I don’t remember the exact moment I realized I wasn’t happy. I just remember sitting in church one day and knowing that I couldn’t keep going on like this. I was beyond miserable. Nothing made me happy, I couldn’t care less about the things I used to love, I thought that everyone hated me and that I never did anything right, and I hated myself. I mean hated myself.
So, I made an appointment with my bishop (a religious leader over my congregation). I sat down and spilled my guts out about how I hadn’t been happy for a long time. I felt like I was a failure and a disappointment to everyone who met me and that I wasn’t good at anything, and so on and so on. I didn’t understand why I was feeling this way. I read my scriptures, I said my prayers, I went to the temple (a sacred place where we do proxy work) semi-regularly, I attended church every week, did my calling (an assignment in my congregation). I was doing everything that I was supposed to do, so why wasn’t I happy? My bishop listened patiently, though he expressed his surprise at my feelings, and told me some of my options. I really only remember one; talking with a therapist he recommended.
“You don’t have to go to therapy, but if you do, I recommend her. She’s great.”
He gave me a name and an address and encouraged me to think and pray about it. I remember thinking that therapy was not for me, but at this point I was willing to at least consider it and do as he asked.
About three weeks later, I found myself standing at the reception desk of that therapist’s office and making an appointment for my first therapy session. Especially surprising to me given that I had been on my way to the temple, not the therapists office.
I don’t remember much from my first session, but I do remember the diagnosis: depression and general anxiety disorder.
I’m not really the type of person to ask “Why me?” when things go wrong in my life.
That night, I did.
I sank to my knees in the middle of the kitchen, sobbing so hard I thought my heart would break, asking God over and over again why I had been given this trial, why He would ever give ANYONE this trial. I wouldn’t wish it on my worst enemy. It was so dark, so empty, so hopeless. How could He let any of His children go through this horrible thing? That’s when a thought came to me, one I wouldn’t come to fully appreciate for a long time. “If He can pull me out of this, there is nothing He can not help me through.”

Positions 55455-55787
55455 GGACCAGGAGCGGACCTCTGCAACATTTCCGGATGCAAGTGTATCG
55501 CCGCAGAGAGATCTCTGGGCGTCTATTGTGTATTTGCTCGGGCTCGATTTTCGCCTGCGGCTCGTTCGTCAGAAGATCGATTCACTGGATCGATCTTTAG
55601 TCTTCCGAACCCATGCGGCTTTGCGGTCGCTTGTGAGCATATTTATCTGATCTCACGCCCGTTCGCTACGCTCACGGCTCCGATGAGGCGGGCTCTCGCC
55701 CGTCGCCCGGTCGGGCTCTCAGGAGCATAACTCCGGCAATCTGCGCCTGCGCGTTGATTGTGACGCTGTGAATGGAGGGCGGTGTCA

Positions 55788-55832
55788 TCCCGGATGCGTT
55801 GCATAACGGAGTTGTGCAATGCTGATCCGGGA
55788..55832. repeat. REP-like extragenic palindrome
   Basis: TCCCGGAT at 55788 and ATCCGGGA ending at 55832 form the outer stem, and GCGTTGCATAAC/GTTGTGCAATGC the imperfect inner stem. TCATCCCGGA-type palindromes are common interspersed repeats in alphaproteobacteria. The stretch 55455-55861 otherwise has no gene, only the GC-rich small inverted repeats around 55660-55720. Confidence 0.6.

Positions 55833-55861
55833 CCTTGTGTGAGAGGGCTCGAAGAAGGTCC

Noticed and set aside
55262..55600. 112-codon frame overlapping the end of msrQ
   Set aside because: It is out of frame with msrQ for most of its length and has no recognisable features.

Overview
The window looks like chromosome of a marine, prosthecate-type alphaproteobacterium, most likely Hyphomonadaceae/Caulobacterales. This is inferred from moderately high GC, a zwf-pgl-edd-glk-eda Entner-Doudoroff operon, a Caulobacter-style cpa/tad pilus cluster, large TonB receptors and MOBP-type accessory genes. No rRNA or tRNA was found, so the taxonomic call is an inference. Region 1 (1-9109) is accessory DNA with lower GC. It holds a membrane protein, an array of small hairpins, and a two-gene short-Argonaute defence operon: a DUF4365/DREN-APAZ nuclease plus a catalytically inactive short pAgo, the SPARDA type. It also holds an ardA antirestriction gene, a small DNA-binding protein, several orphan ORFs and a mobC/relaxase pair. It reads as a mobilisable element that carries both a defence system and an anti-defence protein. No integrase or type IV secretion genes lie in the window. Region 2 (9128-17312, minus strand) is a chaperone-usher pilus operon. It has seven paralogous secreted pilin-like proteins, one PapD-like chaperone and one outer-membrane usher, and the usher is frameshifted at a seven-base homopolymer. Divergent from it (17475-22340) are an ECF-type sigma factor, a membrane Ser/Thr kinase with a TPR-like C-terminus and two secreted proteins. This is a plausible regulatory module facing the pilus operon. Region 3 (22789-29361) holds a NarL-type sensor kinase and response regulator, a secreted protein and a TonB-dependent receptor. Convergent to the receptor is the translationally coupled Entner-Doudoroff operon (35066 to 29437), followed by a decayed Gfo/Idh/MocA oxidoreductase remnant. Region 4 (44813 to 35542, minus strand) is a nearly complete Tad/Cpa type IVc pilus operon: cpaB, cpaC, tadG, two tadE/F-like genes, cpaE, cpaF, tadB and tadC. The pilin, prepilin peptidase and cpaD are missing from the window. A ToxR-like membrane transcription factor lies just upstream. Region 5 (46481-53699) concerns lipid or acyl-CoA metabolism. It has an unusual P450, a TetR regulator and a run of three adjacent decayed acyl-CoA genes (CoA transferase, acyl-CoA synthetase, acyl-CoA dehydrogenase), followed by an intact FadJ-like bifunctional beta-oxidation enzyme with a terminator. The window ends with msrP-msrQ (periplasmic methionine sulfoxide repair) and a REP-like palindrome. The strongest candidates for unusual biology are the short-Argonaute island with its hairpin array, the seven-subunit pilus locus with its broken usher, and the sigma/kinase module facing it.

I decided to put all my faith and trust in that statement, and when the winds blew and the black clouds of despair hung over me, when I felt less than, when I wanted to do nothing but lay around and wallow in my misery, when I thought that everyone hated me and the world was against me, when I hated myself, that thought came to me. It sustained me until a new thought was able to take its place. “He can and will help me through this,” eventually leading to “He is helping me through this.”
Looking back, I can see the Savior’s presence in my life. He was there for me every step of the way, helping me, strengthening me, comforting me, and most importantly, loving me. Even when I felt unworthy of His love. ESPECIALLY when I felt unworthy of His love. It’s like the footprints in the sand poem. There have been many times in my life when I’ve given the wheel over to Him and He carried me through my trials until I could stand and walk with Him. Other times, He simply lent a hand. And there have even been a few times when he has had to practically drag me where I needed to be. But He has never, not even for a second, forsaken me. Not when I’ve been jealous, or angry, or had my doubts. He’s never given up on me. He is my truest friend, the best example, and He is my personal, every day Savior.
That’s not to say I don’t still have bad days. I do. In fact, I’ve been having a really hard week this past week. I’ve fallen back into some old habits that are not the best for my physical or mental health. I’ve felt jealousy, anger, annoyance, pride, sadness, and everything else under the sun. I still, occasionally, have an anxiety attack (though they have gotten much better). I’m not perfect. But He is. And with Him, I can repent every day and try again tomorrow. And if all I can do is be a little better today than I was yesterday, then that’s good enough for me, and surprisingly, good enough for Him, too. That’s the good thing about the gospel; “…We get credit for trying.” Jeffrey R. Holland.
So take it from me, a little Mormon girl. If He can help me through what I’ve always imagined Hell would feel like, if He can take someone who so utterly despised themselves they could barely stand to face themselves in the mirror everyday, who was so full of hurt and pain, He can and will help you. It’s not easy, and it doesn’t happen in a single day. You still have to work at it. But it does happen. I’m proud today of who I am and what I’ve been through. I believe it’s made me stronger and more sympathetic to others plights. It’s helped strengthen my testimony in my Savior’s healing power.
I bear this as my witness, that from the darkest night comes the sunniest day, that when you feel as if the entire universe is against you, when you wonder if anyone out there listens or cares, He does. And so do I.